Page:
The Tudor Secret (The Elizabeth I Spymaster Chronicles) by C.W. Gortner
Paperback: 352 pages
Publisher: St. Martin’s Griffin (February 1, 2011)
Review copy provided by the publisher, thank you!!
The Burton Review Rating:
Once upon a time there was a writer striving to become published so he did it his own way via the self-publication route. Out came The Secret Lion: Book One of The Spymaster Chronicles and although it caught my eye, it wasn’t readily available unless I wanted to pay a pretty penny. Several years later, this same author found huge success with his 2009 novel The Last Queen, and then again with The Confessions of Catherine de Medici. I loved these two novels as C.W. Gortner easily became my favorite male author to read. Imagine my joy when I heard that Gortner’s first spy novel had been picked up by St. Martin’s Griffin for a reissue after Gortner tweaked it up a bit. I was thrilled to receive a review copy of one of the first Tudor novels that had originally sparked my interest a few years ago. Gortner has another hit on his hands, as once again he takes the blogging community by storm with the story of a fictional character inserted directly into the intrigues of the dangerous Tudor courts.
This new novel takes on the name The Tudor Secret and follows a young squire Brendan Prescott who is a new arrival at a court that is about to become entwined once again in its perils of succession. King Edward VI is dying, and the Dudley family that raised Brendan the foundling is controlling all information in and out so that no one really knows what is going on with the young King. Princess Elizabeth has few friends, and one of those is Master Cecil. Brendan realizes quickly that his own survival depends on cooperating with Cecil and his cohort the deadly Walsingham.. all in a bid to save Elizabeth from peril at the hands of the scheming Dudley upstarts.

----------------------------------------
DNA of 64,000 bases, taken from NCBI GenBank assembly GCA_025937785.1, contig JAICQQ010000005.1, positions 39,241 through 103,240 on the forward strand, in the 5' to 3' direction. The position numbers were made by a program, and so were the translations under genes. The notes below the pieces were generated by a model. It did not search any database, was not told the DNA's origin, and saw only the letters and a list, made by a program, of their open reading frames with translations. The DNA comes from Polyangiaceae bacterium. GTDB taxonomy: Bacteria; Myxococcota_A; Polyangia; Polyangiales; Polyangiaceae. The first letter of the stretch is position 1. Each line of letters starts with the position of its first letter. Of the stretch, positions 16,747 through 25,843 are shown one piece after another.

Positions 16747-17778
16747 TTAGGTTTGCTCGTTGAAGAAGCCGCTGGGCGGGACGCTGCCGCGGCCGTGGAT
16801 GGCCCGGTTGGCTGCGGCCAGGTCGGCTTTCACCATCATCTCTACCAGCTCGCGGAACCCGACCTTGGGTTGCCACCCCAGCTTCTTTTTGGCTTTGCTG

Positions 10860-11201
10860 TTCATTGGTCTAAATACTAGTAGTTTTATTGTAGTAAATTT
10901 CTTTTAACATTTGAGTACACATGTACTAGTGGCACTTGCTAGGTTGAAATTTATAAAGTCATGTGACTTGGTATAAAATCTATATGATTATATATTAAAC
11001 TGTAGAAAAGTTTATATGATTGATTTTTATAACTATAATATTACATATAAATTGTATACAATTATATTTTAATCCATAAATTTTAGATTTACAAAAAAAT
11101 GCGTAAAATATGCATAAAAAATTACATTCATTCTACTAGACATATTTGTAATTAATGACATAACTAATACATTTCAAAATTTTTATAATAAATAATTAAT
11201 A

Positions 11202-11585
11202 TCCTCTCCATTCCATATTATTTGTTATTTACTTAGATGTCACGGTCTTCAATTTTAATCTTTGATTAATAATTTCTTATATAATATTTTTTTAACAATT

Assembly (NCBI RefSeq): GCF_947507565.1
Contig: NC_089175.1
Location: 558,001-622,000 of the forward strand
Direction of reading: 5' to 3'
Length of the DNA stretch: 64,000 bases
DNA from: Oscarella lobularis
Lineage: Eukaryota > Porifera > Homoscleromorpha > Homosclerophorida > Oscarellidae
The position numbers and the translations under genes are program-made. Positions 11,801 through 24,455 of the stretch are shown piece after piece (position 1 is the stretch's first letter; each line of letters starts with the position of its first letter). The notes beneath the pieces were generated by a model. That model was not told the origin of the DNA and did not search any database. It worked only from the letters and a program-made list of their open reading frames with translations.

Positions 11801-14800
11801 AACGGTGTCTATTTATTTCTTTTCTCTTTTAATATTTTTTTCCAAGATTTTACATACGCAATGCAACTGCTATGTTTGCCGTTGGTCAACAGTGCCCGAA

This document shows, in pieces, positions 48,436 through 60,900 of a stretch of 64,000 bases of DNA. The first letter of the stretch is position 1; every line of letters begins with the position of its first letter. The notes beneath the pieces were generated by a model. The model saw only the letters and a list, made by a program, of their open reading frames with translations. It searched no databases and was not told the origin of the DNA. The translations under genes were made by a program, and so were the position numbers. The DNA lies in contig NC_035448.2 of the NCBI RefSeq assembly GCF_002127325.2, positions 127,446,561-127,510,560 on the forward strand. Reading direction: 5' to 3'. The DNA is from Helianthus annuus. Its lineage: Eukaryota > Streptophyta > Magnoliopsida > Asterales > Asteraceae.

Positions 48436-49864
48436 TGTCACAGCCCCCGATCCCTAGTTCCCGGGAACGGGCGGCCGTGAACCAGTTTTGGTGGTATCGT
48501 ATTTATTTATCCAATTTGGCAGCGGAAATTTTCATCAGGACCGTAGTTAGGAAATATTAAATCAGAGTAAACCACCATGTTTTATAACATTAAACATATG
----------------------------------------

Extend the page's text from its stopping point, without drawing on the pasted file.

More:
Most Tudor fans know the story of how the monarchy changed hands from King Edward to Lady Jane and finally Queen Mary I. Gortner doesn’t bore us with the replaying of these same historical details and the struggle of the people during these times. Instead, he turns this well-known story into a spine-tingling mystery of many depths with romance, friendship and loyalty as underlying themes. I found the mystery angle to be well written and expertly interwoven into historic events, making this an unforgettable story for Tudor fiction fans. The Tudor Secret also shows a rare outsider’s look at Elizabeth and her sister Mary, as opposed to the many Tudor reads that typically focus on a noble or member of the royal family. I relished the tones of deviousness that Gortner put on some regular faces such as the Dudley men who I love to hate, Frances Brandon and Master Stokes. And I loved the rare favorable look at Cecil, who becomes Elizabeth’s biggest ally during her reign. Although some Tudor aficionados may take slight with the convenient plot twists that Gortner utilizes, I loved every scandalous moment. Any book that has me itching to get back to it is a win-win in the entertainment department, and this blends two genres that I love seamlessly together: historical fiction and mystery, set in one of my favorite eras to read about.
The Tudor Secret is full of suspense and fast-paced adventures which is an exciting departure from Gortner’s previous successful novels which focused on members of royal families, and I cannot wait for another Spymaster Chronicles novel! Those who are bored with the everyday Tudor-style novel should find a renewed interest in the genre with this new perception from a commoner new to the courts. C.W. Gortner is easily my favorite male author at this time for historical fiction, whether it is this historical mystery genre or otherwise. Congrats to C.W. for another excellent novel that I would love to recommend to any Tudor fiction fan, and it was well worth my wait. Five stars for its entertainment value, its mystery twists and the scandalous secrets!